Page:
Strange Magic Review

When a movie is billed as “From the mind of…” it’s usually meant to inspire hope and wonder, however that isn’t always the case. It usually gets used as a bait and switch for an inferior product that just happens to have a big name producer.  With Strange Magic, executive producer George Lucas gives us a warped, occasionally unsettling, and often demented tone deaf animated musical that’s a narrative disaster. It’s akin to the kids from Glee dropping acid and telling young audiences that everything is fruitless and life doesn’t matter.

This film transports us to a strange land where a group of goblins, elves, fairies and imps manage to coexist except when matters of love are involved. There’s a quest and battle over an irresistible love potion and everyone looks for their true love, all while the soundtrack drones on endlessly with tired pop songs. It’s kind of like A Midsummer Night’s Dream by way of Moulin Rouge only way, way worse.

The primary message in this movie is that you can only find happiness in life as long as you find someone to spend it with. That’s horseshit to begin with, but that’s really all the film has to go on.  It’s a destructive, depressing message to be sharing at any age, but it’s worse here since the entire thing seems to be targeted at seven year old girl. The story in Strange Magic barely made any sense, the musical numbers use some of the most horrid arrangements of pop-culture classics known to man. Every member of the cast strains mightily to carry a tune, and anyone who can actually sing is barely used at all.  Meredith Anne Bull, Alfred Molina, Peter Stormare, Maya Rudolph and Evan Rachel Wood all doing okay considering what little they have to work with in the leading roles, but when the likes of Alan Cumming and Kristin Chenoweth are relegated to background work and tasked with salvaging the whole thing, you’re in the midst of a botched production. It’s a mess in every sense of the word.


Director Gary Rydstrom comes from a background in sound design, and he should probably go back there, even though a sound designer should know how to make a musical at least sound good. He can’t bring this terribly weak screenplay home to fruition. No one probably could.  There’s never any investment in the characters because they’re all trotted out in such a perfunctory manner that you feel like you’re just watching walking checklists on pieces of paper. When the second the characters break into song, the musical arrangements are so ham-handed and phony that even they can’t distract from the terrible story and characters because they’re equally as terrible.  The animation is uneven, racing to keep up from song to song at break neck speed leading the film into long, uncomfortable gaps where there aren’t any songs or anything for the characters to do or accomplish, so the film just kind of spins its wheels for a while, stewing in its own flop sweat.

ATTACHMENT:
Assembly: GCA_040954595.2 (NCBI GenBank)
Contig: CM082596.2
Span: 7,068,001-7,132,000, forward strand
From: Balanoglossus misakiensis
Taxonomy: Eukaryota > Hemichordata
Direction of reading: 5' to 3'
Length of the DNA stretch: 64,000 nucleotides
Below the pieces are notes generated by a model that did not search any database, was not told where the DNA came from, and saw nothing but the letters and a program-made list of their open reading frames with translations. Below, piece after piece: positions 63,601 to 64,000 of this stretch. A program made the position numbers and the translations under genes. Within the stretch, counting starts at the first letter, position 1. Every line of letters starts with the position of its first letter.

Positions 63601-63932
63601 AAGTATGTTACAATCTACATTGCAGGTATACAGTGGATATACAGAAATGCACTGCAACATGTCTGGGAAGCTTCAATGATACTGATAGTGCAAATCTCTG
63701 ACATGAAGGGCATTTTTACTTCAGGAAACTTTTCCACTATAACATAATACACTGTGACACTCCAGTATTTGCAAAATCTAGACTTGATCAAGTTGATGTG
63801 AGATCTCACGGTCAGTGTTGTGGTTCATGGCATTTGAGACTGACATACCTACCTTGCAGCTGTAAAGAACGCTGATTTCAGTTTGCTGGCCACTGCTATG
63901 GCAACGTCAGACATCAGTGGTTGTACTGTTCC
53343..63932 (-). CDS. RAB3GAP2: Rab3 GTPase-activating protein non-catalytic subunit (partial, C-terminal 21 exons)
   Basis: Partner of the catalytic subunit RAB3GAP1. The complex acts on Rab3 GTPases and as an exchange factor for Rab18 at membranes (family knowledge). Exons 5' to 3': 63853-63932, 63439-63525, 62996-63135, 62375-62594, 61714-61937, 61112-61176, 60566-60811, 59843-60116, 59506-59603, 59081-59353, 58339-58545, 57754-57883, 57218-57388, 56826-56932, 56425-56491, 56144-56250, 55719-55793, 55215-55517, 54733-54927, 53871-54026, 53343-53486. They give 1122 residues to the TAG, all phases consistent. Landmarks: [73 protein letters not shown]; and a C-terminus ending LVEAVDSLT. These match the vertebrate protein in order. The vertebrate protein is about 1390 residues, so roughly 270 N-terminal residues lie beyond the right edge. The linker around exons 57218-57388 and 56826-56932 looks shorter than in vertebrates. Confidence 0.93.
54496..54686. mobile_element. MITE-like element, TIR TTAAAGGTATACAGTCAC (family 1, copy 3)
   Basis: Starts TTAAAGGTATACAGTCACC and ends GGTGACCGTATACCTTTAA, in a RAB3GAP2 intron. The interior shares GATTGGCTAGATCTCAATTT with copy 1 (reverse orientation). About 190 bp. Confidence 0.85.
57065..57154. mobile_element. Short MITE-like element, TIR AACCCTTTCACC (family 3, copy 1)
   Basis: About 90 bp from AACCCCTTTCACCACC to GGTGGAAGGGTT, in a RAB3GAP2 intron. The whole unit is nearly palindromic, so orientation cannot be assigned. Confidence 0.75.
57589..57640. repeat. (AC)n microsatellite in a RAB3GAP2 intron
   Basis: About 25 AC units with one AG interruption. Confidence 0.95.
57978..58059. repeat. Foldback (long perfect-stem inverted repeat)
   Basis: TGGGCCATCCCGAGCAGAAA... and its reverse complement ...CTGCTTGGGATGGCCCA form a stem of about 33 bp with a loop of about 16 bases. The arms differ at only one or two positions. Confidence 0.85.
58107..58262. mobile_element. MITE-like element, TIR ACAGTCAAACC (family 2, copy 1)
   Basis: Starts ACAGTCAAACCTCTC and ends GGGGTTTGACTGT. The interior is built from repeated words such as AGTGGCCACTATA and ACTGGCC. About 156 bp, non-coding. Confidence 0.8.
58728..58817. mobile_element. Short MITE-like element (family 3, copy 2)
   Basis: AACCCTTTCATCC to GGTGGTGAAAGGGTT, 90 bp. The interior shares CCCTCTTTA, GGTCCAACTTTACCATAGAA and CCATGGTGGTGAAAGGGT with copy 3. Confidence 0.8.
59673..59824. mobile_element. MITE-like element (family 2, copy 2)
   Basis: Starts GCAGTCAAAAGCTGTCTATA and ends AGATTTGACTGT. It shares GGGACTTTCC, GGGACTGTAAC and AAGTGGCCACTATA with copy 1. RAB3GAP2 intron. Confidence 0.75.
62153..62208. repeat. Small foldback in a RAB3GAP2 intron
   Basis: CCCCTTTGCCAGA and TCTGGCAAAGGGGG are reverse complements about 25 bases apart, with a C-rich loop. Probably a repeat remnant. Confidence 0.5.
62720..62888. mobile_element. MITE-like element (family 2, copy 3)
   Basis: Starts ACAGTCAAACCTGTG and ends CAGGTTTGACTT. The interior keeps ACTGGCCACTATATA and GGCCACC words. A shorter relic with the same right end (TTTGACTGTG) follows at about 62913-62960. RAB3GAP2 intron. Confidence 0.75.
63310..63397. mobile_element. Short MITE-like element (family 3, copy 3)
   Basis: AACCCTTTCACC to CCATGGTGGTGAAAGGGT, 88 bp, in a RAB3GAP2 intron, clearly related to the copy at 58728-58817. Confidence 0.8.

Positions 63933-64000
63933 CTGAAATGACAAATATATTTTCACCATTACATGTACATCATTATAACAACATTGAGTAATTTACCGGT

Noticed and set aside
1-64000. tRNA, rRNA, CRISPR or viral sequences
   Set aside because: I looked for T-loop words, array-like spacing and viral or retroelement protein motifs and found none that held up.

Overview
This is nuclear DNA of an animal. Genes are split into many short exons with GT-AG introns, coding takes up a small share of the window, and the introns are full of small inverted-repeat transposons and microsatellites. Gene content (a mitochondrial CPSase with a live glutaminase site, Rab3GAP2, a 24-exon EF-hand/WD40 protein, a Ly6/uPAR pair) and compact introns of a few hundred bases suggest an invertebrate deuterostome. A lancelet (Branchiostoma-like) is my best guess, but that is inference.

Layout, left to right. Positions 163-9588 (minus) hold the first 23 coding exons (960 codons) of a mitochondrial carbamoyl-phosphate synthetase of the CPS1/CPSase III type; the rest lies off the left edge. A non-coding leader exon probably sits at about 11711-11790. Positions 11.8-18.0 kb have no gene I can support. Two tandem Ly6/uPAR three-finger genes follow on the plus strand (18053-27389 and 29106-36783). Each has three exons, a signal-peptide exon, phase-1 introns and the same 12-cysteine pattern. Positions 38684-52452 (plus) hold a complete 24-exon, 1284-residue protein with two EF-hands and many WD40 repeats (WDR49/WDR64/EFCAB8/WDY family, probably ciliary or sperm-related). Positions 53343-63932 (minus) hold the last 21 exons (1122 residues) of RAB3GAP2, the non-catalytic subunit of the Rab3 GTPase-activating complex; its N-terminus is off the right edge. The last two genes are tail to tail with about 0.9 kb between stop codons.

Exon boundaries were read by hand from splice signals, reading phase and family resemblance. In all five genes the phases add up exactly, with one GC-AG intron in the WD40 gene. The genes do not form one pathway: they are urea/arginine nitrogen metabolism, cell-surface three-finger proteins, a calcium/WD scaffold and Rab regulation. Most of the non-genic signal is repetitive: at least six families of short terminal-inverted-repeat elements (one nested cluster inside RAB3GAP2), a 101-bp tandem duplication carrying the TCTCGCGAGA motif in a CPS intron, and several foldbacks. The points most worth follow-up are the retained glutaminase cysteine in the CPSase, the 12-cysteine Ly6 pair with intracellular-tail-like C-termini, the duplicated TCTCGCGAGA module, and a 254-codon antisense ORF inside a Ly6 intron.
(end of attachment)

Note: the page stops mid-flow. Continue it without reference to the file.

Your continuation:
The story is such outdated pabulum that even the target demographic will find it insulting.  I’m no expert in child development, but any youngster beginning to show signs of their own personality will find Strange Magic idiotic and if you don’t want your little girls to grow up thinking that they need a man to make them happy, then avoid this at all costs because it’s just terrible and feels more like a rock musical mashed up with a generic education film from the 1950’s and a C-Grade storybook fable. Not even the stupidest of kids are stupid enough to fall for this.

There’s nothing wrong with a good love story, but it’s framed in such a pandering way that it proves that George Lucas (who also has a story credit here) doesn’t have much left to offer.  I can’t begrudge the man for any of his past successes and failures, but let’s finally be honest with one another. He has nothing left in the tank. He got lucky with American Graffiti and Star Wars all those years ago. Please, George, just count your billions in peace because we don’t need any more movies from you if this is the best you can come up with.

Audiences of all ages deserve better. But there’s great news. Paddington is still out. Go see that.

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